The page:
Orquid "Phoenix"

Orquid "Phoenix"

by ceinmart

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I'm looking for an extension tube for my DSLR. Any suggestions? I see a lot on the internet, but I cannot figure out which is the best.

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It is worth pointing out that if you go for ones with electrical contacts, and expect AF to work just like it normally would, you will be disappointed. AF performance will be decreased and there will be a lot more hunting for the AF motor. For the price difference its more economical to go for tubes with no contacts and MF as they are usually many times cheaper. –  Gapton Jan 21 '13 at 2:40
    
If speedy AF is critical, extension tube is not really an option. You will be better off using a dedicated macro lens with a good USM motor with good AF performance. –  Gapton Jan 21 '13 at 2:42
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3 Answers

up vote 5 down vote accepted

An extension tube doesn't have any optics in it, it's just a tube that is used to move the lens in relation to the sensor, because there's nothing but air in there all the extension tubes in the world will use the same air will give you the exact same image.

There are 3 ways extension tubes differ:

  1. Electrical contacts

    Tubes with no electrical contacts (the cheap kind) don't have a connection between the lens and camera, you don't have auto focus and don't have aperture control, the camera will only work in M and Av mode.

    To control aperture switch camera to Av mode, set aperture, press DOF preview button and hold, while pressing detach lens

    Tube with electrical contacts: those are easier to use because you have all the normal camera controls (but I don't think auto-focus will be useful here).

  2. Thickness

    Thicker tubes will increase magnification and move the focus plane closer - but remember if the tube is too thick the focus plane will move behind the lens's front element and nothing will be in focus.

    You can buy a set of tubes with different thicknesses that you can combine to have a large number of options.

  3. Build quality

    Just don't put an heavy expensive telephoto on a thin plastic Chinese tube.

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@Caleb: That's not extension tubes, those are tele converters. –  Guffa Jan 20 '13 at 15:20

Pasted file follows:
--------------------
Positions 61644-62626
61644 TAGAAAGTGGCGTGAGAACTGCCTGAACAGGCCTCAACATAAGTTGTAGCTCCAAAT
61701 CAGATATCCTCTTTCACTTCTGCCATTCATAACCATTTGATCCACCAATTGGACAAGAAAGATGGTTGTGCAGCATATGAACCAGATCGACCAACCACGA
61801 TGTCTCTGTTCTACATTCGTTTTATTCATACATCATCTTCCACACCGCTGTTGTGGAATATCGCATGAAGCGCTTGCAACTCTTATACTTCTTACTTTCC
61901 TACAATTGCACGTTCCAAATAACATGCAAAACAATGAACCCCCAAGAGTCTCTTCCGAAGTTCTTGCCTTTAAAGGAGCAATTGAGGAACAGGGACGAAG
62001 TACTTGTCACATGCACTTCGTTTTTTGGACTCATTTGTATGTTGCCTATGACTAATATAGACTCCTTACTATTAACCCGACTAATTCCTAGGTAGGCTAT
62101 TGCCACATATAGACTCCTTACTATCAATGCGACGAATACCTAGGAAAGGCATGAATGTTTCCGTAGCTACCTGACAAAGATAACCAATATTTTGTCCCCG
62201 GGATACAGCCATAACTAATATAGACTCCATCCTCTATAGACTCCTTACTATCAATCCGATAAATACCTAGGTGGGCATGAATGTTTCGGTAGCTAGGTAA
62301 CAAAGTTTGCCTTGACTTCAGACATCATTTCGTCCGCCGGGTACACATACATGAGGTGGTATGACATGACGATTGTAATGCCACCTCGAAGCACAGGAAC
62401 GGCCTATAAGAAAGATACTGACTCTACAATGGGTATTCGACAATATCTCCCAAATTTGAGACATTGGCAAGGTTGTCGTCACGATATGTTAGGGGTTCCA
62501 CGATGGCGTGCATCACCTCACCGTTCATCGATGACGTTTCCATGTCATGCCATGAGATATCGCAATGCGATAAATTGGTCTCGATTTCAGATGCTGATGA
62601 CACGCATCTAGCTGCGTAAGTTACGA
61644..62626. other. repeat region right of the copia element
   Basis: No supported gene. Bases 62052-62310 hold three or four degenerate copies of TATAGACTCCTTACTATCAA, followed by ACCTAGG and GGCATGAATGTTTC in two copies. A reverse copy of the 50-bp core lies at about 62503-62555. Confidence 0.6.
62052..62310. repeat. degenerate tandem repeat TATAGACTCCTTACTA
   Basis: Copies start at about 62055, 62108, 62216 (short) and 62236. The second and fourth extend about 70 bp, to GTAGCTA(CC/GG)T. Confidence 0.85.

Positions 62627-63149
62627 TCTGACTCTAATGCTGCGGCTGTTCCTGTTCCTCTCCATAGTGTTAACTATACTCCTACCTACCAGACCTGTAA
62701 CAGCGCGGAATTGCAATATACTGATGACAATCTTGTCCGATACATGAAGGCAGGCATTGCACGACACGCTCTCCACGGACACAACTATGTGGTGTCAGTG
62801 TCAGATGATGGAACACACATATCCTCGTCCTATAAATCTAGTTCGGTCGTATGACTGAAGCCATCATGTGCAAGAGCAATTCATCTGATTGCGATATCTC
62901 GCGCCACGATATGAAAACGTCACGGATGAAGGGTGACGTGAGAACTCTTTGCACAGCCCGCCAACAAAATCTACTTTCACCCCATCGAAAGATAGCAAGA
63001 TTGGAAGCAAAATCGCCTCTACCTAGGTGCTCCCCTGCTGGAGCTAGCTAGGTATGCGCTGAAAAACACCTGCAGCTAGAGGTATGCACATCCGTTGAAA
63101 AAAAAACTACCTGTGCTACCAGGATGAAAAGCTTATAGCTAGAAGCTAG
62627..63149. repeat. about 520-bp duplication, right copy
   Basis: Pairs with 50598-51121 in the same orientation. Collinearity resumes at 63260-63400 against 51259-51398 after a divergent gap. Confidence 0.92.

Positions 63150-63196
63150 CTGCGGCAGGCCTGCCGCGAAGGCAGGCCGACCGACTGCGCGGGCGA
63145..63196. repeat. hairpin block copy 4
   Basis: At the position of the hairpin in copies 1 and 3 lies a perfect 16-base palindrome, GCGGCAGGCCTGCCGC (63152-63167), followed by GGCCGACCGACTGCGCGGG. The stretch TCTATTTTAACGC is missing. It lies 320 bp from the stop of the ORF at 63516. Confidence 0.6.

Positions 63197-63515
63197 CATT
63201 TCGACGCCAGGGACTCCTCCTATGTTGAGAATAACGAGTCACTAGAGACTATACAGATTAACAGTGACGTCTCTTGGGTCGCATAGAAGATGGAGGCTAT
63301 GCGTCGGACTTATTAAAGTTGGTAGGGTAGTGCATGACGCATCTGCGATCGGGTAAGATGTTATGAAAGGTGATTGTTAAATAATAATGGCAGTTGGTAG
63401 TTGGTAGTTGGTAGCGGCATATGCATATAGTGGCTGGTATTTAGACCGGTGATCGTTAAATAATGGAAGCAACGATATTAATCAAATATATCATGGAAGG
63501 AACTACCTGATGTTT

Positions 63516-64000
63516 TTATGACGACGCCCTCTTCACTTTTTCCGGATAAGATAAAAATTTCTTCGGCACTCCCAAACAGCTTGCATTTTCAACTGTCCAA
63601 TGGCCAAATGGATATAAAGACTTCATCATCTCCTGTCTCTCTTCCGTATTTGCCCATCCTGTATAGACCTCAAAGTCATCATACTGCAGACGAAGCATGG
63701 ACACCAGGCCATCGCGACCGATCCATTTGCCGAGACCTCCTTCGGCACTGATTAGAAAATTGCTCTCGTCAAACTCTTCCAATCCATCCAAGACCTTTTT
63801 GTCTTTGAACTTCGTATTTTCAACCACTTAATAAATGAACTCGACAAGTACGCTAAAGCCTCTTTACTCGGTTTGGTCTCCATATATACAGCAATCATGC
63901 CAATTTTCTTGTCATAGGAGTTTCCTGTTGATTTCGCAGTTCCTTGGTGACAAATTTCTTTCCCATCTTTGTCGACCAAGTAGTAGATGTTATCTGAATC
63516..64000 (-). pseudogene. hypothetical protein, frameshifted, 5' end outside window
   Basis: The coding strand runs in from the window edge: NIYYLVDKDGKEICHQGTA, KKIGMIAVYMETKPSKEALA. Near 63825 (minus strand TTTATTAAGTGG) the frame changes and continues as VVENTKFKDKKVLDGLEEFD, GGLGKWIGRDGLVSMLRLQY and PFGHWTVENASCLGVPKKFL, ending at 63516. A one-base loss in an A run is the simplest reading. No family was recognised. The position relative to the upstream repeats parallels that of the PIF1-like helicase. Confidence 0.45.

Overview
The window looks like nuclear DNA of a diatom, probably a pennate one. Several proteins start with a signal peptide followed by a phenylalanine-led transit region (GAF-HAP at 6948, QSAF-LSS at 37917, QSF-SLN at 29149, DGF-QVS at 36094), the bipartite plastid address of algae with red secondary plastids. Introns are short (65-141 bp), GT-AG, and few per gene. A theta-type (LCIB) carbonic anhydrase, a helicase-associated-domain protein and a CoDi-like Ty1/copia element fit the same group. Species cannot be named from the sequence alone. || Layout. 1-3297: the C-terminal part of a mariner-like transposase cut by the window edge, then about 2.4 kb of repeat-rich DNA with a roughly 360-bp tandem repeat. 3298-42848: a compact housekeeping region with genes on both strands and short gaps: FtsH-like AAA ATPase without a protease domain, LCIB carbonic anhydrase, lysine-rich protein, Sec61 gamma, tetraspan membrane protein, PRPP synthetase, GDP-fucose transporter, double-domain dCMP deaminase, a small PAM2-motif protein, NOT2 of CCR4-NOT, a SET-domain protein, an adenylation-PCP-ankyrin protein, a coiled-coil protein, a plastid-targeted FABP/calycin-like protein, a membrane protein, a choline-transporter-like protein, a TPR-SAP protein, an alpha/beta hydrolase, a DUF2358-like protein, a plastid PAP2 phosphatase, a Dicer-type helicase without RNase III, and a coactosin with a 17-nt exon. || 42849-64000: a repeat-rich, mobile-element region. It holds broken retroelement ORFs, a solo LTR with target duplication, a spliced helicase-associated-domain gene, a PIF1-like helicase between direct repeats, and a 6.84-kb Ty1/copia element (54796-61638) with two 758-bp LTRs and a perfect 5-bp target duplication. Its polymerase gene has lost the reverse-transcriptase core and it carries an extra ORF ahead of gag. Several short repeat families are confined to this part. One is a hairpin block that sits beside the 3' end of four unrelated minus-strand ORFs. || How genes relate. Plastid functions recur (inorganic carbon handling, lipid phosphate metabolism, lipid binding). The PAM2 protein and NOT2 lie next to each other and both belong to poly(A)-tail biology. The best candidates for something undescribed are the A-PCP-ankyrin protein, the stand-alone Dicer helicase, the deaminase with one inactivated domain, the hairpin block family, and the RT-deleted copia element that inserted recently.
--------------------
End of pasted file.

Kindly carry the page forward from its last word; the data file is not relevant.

@Caleb - Take a look at this - the-digital-picture.com/Reviews/… IE - "Since extension tubes have no optics inside, Canon air is no better than Kenko air." –  dpollitt Jan 20 '13 at 15:43
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@Caleb - teleconverters are not a kind of extension tube, they are the opposite - extension tubes are used to photograph objects that are too close and teleconverters are for objects that are too far, also, almost everything about their design is very different, the fact that they attach to the same points on the camera/lens does not make them related –  Nir Jan 20 '13 at 21:55
    
@Caleb Dude, Extension Tube and Tele Converter is TWO COMPLETELY DIFFERENT THINGS. There is no comparison. Get it? If you are still unconvinced go buy both and see what they really do. –  Gapton Jan 21 '13 at 2:36
    
@Nir Thanks for the explanation! –  Caleb Jan 21 '13 at 3:45
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I've been using Kenko for 3 years now and they work well. You will notice some flex in them if you mount all three at once on a heavy lens but other than this they are well built and get the job done.

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The air in my Kenko tubes has never let me down. :-)

This is one of my rare third party camera accessories. I can't think of any good reason to pay more for a set of tubes. I bought mine used. The air seems undamaged.

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